I’ve dropped my Calc II class because my Calc I class, which I took at the community college, never covered anti-derivatives, and my Calc II class started off assuming you already knew anti-derivatives and integration.(adsbygoogle = window.adsbygoogle || []).push({});

So now I have the fun task of teaching myself anti-derivatives and integration so I can take Calc II again next semester. So I might as well attempt the problems given as homework to the Calc II class. But unlike the homework, I’m going to choose the odd numbered problems so I can check my answers.

Q. Find the volume of the solid obtained by rotating the region bounded by the given curves about the specified line. [tex]

y = x^2 ,\,\,x = 1,\,\,y = 0;\,

[/tex]about the x-axis.

After drawing it, I came up with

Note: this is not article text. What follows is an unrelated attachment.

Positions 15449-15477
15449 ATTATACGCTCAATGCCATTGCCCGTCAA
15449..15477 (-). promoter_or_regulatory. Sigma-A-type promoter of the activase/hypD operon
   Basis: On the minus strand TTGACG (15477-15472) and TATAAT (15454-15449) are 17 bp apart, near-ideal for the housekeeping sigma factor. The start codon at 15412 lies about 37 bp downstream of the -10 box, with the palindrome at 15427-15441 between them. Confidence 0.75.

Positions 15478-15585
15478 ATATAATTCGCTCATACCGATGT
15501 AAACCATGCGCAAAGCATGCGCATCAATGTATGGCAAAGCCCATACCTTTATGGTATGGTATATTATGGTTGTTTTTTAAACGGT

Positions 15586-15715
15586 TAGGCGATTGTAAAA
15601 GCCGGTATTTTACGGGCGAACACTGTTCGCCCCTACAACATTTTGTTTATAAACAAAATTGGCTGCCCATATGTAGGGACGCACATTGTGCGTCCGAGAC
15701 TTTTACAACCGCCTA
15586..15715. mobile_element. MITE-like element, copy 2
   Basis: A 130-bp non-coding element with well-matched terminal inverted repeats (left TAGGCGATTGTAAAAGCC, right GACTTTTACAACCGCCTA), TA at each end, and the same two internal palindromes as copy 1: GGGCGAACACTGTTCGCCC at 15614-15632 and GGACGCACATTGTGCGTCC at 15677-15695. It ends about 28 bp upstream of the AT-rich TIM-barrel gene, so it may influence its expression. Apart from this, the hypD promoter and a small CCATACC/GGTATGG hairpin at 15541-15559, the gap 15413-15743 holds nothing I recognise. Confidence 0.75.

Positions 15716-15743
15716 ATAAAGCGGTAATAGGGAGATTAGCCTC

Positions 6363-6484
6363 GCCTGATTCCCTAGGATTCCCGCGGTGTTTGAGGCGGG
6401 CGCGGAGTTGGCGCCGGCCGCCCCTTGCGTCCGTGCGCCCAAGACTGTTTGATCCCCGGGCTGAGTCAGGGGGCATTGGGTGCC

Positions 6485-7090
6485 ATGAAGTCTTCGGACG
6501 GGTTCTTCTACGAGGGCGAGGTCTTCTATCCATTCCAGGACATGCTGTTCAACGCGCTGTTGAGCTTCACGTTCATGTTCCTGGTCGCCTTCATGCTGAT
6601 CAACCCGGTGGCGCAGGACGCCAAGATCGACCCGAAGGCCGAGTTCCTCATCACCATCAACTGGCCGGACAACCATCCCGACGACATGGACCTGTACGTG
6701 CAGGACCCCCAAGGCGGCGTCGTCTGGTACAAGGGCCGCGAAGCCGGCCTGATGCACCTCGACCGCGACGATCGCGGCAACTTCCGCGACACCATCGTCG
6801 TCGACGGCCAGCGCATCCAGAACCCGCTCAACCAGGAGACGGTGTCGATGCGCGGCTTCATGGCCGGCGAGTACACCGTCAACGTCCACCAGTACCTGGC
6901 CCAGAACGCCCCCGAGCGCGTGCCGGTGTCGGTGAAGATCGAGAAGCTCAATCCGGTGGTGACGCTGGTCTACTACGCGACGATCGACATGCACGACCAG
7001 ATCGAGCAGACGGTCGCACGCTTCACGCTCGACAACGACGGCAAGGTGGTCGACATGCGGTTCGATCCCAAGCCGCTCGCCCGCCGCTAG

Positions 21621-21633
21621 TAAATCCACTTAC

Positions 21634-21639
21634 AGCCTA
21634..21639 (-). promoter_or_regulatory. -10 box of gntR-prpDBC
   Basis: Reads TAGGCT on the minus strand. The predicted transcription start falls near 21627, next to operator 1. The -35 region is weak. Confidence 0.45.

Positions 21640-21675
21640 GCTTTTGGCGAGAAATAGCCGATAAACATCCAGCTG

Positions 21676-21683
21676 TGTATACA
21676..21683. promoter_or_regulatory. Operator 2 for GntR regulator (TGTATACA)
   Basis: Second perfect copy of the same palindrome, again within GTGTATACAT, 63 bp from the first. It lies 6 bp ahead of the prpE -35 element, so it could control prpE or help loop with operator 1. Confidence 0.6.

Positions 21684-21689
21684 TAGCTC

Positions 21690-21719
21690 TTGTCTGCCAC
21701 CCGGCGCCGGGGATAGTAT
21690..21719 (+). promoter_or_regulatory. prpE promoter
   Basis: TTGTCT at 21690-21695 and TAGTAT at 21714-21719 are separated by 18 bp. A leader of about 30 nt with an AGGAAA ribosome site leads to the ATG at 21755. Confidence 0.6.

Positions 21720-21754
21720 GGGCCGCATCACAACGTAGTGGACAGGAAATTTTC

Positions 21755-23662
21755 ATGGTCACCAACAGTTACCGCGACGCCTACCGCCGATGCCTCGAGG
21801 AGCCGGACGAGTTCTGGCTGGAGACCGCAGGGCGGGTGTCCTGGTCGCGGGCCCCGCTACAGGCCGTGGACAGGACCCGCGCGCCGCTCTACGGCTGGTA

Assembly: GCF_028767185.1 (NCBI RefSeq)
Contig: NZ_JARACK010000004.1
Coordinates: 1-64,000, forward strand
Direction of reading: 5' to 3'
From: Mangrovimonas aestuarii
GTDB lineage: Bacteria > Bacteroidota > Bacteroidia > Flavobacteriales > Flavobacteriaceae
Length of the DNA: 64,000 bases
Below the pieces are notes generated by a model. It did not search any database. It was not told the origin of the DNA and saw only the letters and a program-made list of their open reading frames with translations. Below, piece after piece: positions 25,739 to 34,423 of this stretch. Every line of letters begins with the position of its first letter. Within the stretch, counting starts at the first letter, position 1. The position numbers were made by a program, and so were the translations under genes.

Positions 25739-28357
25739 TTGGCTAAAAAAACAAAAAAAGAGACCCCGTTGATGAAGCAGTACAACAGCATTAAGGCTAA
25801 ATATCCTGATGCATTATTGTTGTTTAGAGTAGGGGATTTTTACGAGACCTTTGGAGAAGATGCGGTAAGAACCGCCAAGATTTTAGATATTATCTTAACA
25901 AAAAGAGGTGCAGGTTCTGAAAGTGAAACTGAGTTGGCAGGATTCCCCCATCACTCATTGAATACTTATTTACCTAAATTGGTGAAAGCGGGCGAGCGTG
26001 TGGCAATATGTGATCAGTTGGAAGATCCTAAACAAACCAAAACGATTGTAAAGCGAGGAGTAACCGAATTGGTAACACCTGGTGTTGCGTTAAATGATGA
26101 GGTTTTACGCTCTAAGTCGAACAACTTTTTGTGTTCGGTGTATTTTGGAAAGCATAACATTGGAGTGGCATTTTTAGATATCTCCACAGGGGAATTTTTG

[tex]

\begin{array}{l}

v = \sum\limits_0^1 {\pi r^2 } \Delta x = \pi \sum\limits_0^1 {r^2 } \Delta x \\

\\

v = \pi \int\limits_0^1 {r^2 ,\,dx} \\

\end{array}

[/tex]

Now here’s where my lack of anti-derivative skills hurt me. What do I do next? To get the anti-derivative of r squared, do I add 1 to the exponent and divide the whole thing by the new exponent? Should I get [tex]

\pi \frac{{r^3 }}{3}

[/tex]? If so, how do I apply this new formula to get an answer? My integral goes from 0 to 1. How do I get from here to the final answer of [tex]

\pi /5

[/tex]?

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# Homework Help: Find the volume

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